Interesting TACs of the Week (May 10 – May 16, 2014)

Editor’s Note:  In this series of articles, we include important or interesting tweets, articles, videoclips with our comments. This is an article that expresses our personal opinions about comments made on Television, Tweeter, and in Print. It is NOT intended to provide any investment advice of any type whatsoever.  No one should base any investing decisions or conclusions based on anything written in or inferred from this article. Macro Viewpoints & its affiliates expressly disclaim all liability in respect to actions taken based on any or all of the information in this article. Investing is a serious matter and all investment decisions should only be taken after a detailed discussion with your investment advisor and should be subject to your objectives, suitability requirements and risk tolerance.

1. “I think it is nervous time”

So said David Tepper and everybody got nervous. And rightly so. If there is one man who is associated with understanding how Fed QE leads to stock market rallies, it is David Tepper. According to CNBC’s Kate Kelly,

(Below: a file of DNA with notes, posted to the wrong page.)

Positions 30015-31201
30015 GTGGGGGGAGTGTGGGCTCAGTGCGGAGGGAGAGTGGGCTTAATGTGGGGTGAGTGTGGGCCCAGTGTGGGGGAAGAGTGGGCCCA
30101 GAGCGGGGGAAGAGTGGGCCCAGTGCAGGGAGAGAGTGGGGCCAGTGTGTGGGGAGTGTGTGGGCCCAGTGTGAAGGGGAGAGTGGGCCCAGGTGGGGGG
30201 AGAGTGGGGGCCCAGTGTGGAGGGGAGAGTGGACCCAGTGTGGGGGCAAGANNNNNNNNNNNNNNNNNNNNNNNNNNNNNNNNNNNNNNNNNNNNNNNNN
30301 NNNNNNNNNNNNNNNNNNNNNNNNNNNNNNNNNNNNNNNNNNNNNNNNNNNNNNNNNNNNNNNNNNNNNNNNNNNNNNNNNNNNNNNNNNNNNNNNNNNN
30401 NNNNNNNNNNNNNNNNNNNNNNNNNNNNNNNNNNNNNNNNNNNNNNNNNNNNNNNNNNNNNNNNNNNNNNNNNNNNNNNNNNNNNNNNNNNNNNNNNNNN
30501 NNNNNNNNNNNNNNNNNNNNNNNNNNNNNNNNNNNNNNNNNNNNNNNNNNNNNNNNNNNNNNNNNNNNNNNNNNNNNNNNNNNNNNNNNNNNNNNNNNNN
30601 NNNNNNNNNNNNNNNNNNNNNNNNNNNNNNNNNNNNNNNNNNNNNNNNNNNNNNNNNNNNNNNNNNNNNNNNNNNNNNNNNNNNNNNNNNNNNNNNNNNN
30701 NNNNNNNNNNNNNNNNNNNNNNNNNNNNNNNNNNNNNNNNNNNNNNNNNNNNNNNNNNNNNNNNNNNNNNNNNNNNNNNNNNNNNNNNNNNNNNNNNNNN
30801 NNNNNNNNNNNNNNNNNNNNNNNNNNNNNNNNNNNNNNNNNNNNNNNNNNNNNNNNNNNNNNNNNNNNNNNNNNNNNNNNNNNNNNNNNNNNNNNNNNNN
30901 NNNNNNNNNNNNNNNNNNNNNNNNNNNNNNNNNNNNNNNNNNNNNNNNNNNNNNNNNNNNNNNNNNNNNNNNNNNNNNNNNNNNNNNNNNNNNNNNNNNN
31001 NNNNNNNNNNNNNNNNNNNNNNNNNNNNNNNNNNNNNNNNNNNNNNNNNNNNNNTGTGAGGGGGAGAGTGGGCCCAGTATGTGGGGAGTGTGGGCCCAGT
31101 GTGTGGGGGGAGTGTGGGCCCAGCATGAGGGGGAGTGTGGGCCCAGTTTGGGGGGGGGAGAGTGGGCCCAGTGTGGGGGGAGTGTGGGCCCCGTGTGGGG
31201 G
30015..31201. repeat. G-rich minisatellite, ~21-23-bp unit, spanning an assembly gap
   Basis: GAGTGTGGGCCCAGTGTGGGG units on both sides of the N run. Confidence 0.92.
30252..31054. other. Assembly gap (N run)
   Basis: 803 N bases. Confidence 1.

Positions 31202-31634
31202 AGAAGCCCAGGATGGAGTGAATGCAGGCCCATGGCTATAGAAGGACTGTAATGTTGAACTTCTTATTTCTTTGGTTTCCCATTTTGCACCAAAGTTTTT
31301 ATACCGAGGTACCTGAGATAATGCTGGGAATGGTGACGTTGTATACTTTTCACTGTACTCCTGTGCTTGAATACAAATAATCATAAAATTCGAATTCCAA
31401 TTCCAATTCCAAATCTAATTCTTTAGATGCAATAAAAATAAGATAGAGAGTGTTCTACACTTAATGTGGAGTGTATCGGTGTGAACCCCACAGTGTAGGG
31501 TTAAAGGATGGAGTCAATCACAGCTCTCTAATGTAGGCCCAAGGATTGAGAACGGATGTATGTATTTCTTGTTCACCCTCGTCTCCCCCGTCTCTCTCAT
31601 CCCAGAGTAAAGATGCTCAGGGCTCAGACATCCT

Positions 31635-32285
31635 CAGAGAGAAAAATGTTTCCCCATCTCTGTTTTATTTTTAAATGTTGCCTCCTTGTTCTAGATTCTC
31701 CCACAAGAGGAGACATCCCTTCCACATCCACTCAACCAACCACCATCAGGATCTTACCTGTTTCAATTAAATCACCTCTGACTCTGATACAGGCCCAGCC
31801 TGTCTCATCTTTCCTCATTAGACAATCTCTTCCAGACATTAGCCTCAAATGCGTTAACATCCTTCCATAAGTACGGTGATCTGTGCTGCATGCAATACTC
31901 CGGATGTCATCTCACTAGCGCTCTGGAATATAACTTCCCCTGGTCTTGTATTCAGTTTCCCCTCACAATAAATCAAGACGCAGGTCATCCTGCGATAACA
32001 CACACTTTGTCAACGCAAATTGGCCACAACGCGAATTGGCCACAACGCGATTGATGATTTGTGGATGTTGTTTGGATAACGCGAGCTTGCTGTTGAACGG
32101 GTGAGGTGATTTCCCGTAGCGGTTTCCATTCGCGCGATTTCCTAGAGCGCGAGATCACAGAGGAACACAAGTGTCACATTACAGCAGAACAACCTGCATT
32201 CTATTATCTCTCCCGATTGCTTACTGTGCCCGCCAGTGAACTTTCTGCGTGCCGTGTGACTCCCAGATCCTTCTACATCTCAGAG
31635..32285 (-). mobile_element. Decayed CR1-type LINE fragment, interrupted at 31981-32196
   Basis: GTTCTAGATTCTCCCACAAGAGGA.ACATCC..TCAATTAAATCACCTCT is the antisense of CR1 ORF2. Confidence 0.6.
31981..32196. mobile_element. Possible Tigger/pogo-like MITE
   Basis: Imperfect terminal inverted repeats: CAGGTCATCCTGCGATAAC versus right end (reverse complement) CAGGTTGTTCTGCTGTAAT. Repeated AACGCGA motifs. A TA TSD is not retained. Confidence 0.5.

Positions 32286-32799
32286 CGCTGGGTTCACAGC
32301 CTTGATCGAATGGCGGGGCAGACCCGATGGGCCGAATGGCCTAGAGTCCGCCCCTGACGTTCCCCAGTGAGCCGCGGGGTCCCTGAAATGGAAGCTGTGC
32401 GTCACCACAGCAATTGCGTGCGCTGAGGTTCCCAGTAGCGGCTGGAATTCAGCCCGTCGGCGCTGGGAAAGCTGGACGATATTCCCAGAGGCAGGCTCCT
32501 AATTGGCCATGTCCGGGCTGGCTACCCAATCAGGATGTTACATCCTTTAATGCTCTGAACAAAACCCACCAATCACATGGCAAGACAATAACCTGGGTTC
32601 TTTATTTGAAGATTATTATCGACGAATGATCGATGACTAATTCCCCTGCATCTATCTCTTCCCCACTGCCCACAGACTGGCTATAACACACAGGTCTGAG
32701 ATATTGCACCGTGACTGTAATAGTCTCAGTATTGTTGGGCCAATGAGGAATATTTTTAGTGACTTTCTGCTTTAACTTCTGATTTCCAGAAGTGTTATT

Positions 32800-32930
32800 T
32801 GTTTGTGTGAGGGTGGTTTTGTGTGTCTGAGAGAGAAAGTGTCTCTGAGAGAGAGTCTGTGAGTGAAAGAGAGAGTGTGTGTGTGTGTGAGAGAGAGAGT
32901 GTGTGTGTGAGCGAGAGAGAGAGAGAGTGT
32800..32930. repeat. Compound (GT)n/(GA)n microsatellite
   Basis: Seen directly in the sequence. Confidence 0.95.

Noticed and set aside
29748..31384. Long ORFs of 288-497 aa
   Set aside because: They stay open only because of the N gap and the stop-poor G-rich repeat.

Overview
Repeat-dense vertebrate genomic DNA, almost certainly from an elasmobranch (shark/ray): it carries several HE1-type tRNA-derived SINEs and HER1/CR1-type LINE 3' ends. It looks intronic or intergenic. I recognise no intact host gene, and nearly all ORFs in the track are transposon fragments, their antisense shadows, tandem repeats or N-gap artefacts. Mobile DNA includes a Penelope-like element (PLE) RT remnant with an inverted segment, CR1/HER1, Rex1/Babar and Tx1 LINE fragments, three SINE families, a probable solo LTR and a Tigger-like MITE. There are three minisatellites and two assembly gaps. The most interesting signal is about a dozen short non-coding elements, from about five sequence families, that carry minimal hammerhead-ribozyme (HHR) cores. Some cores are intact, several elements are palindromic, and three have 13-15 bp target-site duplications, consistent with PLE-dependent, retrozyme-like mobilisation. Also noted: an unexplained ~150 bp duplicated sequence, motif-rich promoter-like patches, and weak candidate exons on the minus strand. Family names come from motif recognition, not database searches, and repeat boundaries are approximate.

• “he talked about Central Banks in China, the ECB as well, policy too tight in ECB especially. looking for an easing event in he thinks it might be overdue. June – it needs to happen now or risk being ineffective. He thinks U.S. growth has been too slow. He thinks there’s a risk of falling into deflation, much more so than inflation, and he thinks in general too much leverage in the system. speaking of sort of earnings and the stock market climate in the u.s., he said growth is slower. you’re going to have lower profits.

But as Kate Kelly pointed out, Tepper has positioned his fund to take quick advantage of a major move, either up or down. His simple statement is “I’m not saying go short, just don’t be too freaking long“. Absolutely straight sound talk, the kind we like. While CNBC did a decent job summarizing Tepper, a more detailed and interesting read about him is The Apotheosis of David Tepper by Joshua Brown, a CNBC FM trader.


2. Meltdown in Treasury Yields